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Jupiter – friend or foe?

The theory goes that Jupiter pushes dangerous comets and asteroids out of their deadly orbits so they don’t crash into the Earth and kill us all, that its gravitational field greedily vacuums hazardous asteroids and comets from the solar system, its gravity wobbles material in the asteroid belt so that space the bodies did not turn into new Ceres.

But let’s look at the facts:

On Wikipedia, the list of meteorites 20+ km in size that fell to Earth has more than 50, more than 200 craters from 30 m to 300 km and their number is growing.

Scientists believe that 5-6 tons of meteorites, or 2,000 tons a year, fall on Earth daily.

Astrophysicists of the Chelyabinsk University, based on the statistics of meteorites and fireballs falling from 1860 to 2018, found out that over the past 100 years, four meteorite falls similar to the Chelyabinsk one in type and size have been recorded, that is, approximately 1 time in 25 years.

Where is Jupiter looking?

But the moon is dotted with impact craters. Only the list on Wikipedia has almost 30 craters over 200 km in diameter. And Chinese scientists using artificial intelligence discovered 109,956 new craters. Some of them are 500 km long and over 4 billion years old. The moon is our protector!

And on Jupiter, for the entire time of observations, only a few flashes from a collision with a meteorite were recorded. So what is the protection of Jupiter for earthlings?

A competing theory says that Jupiter directs comets that pass by into deadly trajectories for Earth.

No one knows how much chaos and destruction Jupiter has caused in its 4.5 billion years in the solar system. If he could not even protect his own satellite Ganymede, which has the largest impact crater in the entire solar system. The diameter of the inner pit is 1380 kilometers, and the diameter of the outer circle is 7800 kilometers. Such a large crater could be formed only in the event of a celestial body falling on Ganymede with a diameter of 150 kilometers. At the same time, the speed of its movement was to be at least 20 kilometers per second.

What happens when Jupiter is behind the Sun?

When the Earth and Jupiter are on opposite sides of the Sun, it does not act as a physical screen. The gravity of the Sun creates gravitational curves along which celestial bodies can move at a significant speed. Jupiter will push them and along the gravitational curve created by the Sun, they can easily fall into the Earth.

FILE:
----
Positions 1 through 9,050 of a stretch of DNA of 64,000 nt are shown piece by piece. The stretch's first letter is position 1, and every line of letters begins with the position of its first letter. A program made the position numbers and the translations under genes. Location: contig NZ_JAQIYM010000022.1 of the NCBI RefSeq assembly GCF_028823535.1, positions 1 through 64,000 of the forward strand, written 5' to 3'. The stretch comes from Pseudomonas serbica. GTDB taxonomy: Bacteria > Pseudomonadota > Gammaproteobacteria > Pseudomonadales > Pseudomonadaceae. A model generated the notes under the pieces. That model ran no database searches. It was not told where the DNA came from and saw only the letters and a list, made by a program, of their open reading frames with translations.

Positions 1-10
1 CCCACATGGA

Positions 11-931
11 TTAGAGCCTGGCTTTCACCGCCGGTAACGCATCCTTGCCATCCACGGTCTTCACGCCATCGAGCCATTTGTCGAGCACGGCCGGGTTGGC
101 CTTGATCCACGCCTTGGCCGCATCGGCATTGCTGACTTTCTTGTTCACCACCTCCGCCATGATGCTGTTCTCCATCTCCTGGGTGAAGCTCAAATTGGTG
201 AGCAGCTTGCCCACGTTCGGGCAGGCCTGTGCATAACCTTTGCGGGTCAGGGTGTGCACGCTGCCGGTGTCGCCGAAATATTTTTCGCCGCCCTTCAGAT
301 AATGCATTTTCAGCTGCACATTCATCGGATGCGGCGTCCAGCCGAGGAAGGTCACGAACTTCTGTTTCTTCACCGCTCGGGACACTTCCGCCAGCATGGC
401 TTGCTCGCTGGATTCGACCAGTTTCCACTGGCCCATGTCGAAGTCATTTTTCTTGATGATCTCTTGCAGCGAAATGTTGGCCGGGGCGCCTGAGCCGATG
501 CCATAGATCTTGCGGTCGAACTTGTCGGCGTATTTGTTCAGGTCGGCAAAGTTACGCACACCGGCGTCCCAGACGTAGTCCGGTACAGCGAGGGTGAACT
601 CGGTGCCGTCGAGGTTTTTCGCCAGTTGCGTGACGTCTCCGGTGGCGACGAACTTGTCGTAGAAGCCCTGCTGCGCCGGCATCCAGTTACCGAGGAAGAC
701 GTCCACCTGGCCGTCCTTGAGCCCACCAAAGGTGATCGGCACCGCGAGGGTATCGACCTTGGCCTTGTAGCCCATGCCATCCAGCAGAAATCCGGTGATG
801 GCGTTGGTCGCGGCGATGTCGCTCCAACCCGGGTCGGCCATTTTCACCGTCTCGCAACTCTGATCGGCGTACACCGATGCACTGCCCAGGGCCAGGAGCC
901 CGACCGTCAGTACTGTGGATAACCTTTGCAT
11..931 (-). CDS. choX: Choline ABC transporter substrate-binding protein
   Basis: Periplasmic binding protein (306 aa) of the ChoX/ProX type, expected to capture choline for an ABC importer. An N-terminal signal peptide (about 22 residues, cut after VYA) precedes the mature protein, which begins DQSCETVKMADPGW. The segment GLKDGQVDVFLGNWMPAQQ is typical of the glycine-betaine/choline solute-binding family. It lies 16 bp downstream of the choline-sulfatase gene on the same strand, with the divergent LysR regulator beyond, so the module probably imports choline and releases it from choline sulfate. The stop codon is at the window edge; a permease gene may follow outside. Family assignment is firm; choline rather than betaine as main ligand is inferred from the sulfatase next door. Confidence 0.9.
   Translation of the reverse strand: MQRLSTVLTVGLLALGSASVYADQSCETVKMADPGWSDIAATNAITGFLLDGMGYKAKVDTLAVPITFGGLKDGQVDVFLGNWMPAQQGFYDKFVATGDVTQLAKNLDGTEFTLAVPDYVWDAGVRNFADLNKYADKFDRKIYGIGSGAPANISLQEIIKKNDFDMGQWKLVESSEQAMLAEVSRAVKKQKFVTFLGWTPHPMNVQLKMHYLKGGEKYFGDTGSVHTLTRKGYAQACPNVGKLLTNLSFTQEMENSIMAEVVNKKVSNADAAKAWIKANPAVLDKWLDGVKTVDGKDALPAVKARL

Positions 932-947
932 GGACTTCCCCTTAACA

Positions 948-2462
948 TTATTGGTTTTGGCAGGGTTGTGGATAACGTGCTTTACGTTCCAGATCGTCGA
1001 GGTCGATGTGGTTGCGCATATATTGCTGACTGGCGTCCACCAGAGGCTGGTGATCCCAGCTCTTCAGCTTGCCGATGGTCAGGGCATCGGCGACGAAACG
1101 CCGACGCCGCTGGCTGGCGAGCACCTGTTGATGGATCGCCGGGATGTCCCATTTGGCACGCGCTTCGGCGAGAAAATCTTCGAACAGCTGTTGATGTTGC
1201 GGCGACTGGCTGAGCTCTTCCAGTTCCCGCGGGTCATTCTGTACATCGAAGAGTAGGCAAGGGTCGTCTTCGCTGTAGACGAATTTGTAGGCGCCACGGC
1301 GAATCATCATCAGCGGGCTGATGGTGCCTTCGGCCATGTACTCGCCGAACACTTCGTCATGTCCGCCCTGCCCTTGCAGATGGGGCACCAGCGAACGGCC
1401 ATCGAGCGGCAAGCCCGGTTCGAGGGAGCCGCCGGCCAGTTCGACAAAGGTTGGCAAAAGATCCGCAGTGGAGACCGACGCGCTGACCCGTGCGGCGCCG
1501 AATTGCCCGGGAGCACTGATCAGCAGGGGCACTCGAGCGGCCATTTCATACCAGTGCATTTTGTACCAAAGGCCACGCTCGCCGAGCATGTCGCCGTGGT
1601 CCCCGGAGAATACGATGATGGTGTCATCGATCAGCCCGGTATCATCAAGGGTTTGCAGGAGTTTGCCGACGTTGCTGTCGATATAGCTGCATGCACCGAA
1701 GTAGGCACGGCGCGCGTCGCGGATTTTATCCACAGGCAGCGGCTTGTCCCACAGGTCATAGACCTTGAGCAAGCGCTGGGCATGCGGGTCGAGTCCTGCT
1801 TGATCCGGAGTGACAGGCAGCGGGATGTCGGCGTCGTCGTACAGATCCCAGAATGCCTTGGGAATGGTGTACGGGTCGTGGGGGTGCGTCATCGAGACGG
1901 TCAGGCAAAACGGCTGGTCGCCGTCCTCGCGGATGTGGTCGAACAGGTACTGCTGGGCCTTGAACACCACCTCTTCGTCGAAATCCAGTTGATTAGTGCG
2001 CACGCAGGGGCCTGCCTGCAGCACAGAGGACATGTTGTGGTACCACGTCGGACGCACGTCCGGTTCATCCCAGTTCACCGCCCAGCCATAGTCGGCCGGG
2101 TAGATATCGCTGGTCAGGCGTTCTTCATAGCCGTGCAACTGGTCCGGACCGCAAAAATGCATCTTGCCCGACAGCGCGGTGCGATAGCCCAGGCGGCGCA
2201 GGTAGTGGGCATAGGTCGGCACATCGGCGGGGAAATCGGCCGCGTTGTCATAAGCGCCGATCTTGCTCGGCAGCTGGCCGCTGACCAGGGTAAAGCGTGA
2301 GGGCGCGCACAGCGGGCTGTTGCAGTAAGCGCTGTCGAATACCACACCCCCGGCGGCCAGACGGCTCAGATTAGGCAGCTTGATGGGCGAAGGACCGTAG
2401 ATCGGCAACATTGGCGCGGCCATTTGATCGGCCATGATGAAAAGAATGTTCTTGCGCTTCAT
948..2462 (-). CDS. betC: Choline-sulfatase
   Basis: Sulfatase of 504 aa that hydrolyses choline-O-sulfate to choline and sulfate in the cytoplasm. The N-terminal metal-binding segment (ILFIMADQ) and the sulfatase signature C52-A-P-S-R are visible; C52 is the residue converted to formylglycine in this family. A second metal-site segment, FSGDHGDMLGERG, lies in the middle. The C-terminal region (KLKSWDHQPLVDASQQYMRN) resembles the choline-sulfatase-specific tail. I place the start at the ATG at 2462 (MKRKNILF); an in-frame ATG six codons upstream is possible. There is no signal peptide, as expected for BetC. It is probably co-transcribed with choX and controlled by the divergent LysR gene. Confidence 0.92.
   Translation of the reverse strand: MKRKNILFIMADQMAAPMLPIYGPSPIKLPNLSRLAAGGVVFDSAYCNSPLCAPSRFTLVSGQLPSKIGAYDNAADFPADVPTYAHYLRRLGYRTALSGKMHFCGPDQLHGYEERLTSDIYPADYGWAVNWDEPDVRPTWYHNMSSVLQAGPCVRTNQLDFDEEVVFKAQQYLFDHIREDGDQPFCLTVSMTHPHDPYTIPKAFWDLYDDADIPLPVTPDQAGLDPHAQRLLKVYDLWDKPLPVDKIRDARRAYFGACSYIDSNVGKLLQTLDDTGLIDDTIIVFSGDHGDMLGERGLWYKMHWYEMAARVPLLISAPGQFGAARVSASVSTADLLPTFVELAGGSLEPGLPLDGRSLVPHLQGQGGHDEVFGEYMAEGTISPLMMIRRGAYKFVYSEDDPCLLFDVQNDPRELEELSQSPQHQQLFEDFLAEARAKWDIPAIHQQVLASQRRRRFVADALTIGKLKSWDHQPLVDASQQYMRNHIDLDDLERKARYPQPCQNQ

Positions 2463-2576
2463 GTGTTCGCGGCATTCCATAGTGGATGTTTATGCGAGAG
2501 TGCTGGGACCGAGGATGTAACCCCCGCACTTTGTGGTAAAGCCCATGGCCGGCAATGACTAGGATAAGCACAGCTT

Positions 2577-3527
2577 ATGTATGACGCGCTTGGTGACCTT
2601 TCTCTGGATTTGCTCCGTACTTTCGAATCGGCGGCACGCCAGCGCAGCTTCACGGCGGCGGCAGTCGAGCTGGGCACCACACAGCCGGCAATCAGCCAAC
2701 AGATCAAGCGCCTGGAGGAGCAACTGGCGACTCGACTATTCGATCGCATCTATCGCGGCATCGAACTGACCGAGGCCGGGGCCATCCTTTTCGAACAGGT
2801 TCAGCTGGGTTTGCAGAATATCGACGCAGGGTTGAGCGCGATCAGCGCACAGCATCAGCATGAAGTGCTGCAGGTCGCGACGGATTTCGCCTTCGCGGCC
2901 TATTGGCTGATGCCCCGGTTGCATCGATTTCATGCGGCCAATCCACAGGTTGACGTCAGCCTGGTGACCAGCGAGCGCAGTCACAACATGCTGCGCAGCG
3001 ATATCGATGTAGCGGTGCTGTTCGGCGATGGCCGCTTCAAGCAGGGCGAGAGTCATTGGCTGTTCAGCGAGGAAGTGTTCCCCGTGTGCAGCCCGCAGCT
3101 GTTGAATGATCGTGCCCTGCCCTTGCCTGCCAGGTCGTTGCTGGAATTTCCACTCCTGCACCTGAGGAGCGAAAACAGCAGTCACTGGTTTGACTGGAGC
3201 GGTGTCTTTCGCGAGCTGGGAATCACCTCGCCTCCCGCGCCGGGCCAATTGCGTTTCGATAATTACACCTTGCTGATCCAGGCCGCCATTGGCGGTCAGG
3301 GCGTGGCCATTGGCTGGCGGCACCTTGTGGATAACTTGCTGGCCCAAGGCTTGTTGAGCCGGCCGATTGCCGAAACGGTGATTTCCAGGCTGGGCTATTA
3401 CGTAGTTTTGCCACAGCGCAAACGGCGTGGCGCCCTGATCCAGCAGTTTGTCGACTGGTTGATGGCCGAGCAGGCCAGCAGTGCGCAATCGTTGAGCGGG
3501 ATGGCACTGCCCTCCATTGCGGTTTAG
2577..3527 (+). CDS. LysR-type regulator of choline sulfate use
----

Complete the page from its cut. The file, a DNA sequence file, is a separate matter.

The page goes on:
What if Earth were a moon of Jupiter?

The shortest distance between Earth and Jupiter is 589 million kilometers. And this happens every 398.9 days – a little over 13 months. The maximum distance is 968,619,032 km. And we don’t see any visible changes.

But what if the Earth comes close to Jupiter at the distance of the moon? The Earth can be compared to the largest Galilean moon, that is, Ganymede, because it is about half the size of the Earth and even has its magnetosphere.
What will happen?

Jupiter’s magnetic field would greatly enhance our aurora, which would be visible anywhere on the planet. In addition, we would observe Jupiter’s aurora.

We would feel the tidal forces of Jupiter. The tides will become more extreme, but perhaps the surface of the Earth will also rise and fall, as happened with Io, whose surface rises a hundred meters. And the height of the ascent depends on the distance to Jupiter (the orbit is not round, but elliptical). Such rises of tectonic plates will cause the strongest earthquakes, the movement of plates will be more active, and volcanic activity and tsunamis will be constant.

The rate of formation and destruction of new continents will be enormous. Maps of the Earth will become outdated within a year, and maybe more often. Tidal forces will lift water on the slopes of hills and mountains, as on Ganymede up to 2,000 feet (600-700 meters). On Earth, this will be observed on a smaller scale, since gravity on Earth is 10 times greater.

Jupiter drains the earth’s rotational energy over time and locks it tidally in place, much like the earth holds the moon.

Jupiter radiates heat that warms four of its 79 moons. The climate on Earth will change. Jupiter’s infrared radiation can turn everything into a desert.

Reflected sunlight would illuminate our entire planet. The night would come on the whole planet (both hemispheres simultaneously) when Jupiter was between the Earth and the Sun, and the day would be on the whole Earth when the Earth would be between the Sun and Jupiter.

The moon will not survive Jupiter’s invasion and will be consumed by it. Solar eclipses will be very long and darker.

If we return to asteroids and comets, then Jupiter “collects” a lot of objects and bodies from space and the asteroid belt because of its huge gravitational field. The likelihood of such objects colliding with the Earth and destroying life will be greatly increased. All four large satellites of Jupiter demonstrate a high degree of impact on foreign bodies, there are many craters on the surface of the satellites.

So does Jupiter protect us or not?

Dr. Kevin Grazer in a new article in Astrobiology has denied the role of Jupiter as a shield for the solar system. His simulations showed that Jupiter and Saturn are actually pointing objects towards Earth.

And the most important role of Jupiter is the delivery of volatile materials containing vital ingredients from outside.

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